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How SC interpreted anti-defection law

delhi Updated: Oct 13, 2010 00:12 IST
Satya Prakash
Satya Prakash
Hindustan Times
Satya Prakash

Karnataka assembly Speaker K.G Bopaiah's decision to disqualify 16 MLAs just before Monday's trust vote has suddenly brought the political focus on the anti-defection law, added to the Constitution in 1985.

According to paragraph 2 (1) of the Tenth Schedule of the Constitution, an MP or a state legislature will incur a disqualification when he/she “voluntarily gives up his/her membership of a party” or votes/ abstains from voting violating a party whip.

Generally, it is understood that a legislator can be disqualified only if he/she violated the party whip and the term “voluntarily gives up his/her membership of a party” only meant quitting the party.

However, in Ravi S. Naik versus Union of India, the Supreme Court in 1994 clarified that an MP/MLA need not formally resign from their party to attract disqualification under the anti-defection law.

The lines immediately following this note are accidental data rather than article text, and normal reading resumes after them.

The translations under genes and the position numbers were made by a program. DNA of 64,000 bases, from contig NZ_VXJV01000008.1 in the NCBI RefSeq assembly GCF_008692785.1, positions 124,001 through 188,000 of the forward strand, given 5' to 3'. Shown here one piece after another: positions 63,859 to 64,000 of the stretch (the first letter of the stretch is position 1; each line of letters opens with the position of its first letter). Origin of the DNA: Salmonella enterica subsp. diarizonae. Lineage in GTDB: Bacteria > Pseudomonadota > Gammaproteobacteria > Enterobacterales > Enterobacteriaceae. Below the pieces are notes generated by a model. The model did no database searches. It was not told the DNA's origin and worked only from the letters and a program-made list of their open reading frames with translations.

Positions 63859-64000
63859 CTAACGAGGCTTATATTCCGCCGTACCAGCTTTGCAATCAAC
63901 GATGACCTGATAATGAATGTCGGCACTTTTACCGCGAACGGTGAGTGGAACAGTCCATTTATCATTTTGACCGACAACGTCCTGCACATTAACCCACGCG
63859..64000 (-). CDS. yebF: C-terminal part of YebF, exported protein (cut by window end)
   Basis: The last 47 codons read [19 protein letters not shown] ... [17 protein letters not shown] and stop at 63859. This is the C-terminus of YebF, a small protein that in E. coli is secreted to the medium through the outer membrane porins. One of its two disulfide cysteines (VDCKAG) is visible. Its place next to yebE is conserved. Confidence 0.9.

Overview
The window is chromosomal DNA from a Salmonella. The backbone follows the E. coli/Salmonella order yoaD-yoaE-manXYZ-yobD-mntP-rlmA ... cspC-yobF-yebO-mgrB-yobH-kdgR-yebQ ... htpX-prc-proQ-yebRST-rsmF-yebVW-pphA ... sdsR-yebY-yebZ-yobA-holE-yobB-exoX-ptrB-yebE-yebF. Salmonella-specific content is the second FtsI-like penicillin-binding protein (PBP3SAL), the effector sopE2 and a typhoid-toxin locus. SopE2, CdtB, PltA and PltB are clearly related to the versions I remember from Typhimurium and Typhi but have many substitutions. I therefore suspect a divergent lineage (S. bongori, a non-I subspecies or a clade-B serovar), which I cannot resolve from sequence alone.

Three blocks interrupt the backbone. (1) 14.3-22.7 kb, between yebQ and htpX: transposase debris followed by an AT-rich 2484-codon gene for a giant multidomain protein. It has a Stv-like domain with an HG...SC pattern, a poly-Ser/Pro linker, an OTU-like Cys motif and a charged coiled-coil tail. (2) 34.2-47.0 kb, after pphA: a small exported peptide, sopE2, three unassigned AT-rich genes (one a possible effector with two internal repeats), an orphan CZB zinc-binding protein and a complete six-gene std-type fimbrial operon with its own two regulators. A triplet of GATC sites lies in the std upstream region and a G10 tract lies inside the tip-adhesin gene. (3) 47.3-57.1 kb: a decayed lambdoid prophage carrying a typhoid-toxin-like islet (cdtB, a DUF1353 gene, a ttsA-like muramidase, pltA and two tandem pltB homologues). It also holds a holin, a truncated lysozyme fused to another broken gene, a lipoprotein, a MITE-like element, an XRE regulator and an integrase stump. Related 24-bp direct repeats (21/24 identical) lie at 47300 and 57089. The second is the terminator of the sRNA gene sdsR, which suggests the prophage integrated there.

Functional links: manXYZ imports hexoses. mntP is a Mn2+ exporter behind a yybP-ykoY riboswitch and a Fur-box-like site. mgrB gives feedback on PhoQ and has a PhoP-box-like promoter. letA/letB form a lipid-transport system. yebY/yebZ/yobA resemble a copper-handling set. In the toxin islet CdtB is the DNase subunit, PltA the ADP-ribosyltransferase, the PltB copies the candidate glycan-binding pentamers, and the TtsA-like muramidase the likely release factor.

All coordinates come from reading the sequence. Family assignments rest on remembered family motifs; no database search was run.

Interpreting paragraph 2 (1) (a) of the Tenth Schedule, the SC had said: “The expression ‘voluntarily given up his membership' is not synonymous with ‘resignation'… Even in the absence of a formal resignation from membership an inference can be drawn from the conduct of a member that he has voluntarily given up his membership of the political party to which he belongs.”

In 2007, in Rajendra Singh Rana vs. Swami Prasad Maurya and Others, the SC held that the act of giving a letter requesting the governor to call on the leader of the other side to form a government would amount to an act of voluntarily giving up membership of the previous party. The case related to 13 BSP MLAs, who supported Mulayam Singh's claim to form a government in UP in 2003.

According to paragraph 2(2) of the Schedule, an independent MP/MLA can be disqualified if they join any political party after being elected as an independent member of the House.

In 2004, the SC had barred four independent MLAs disqualified by Haryana Speaker for switching support to Congress from the Indian National Lok Dal from casting their vote in Rajya Sabha election.

Now it's to be seen how the Karnataka HC interprets the anti-defection law while dealing with the petitions filed by disqualified MLAs.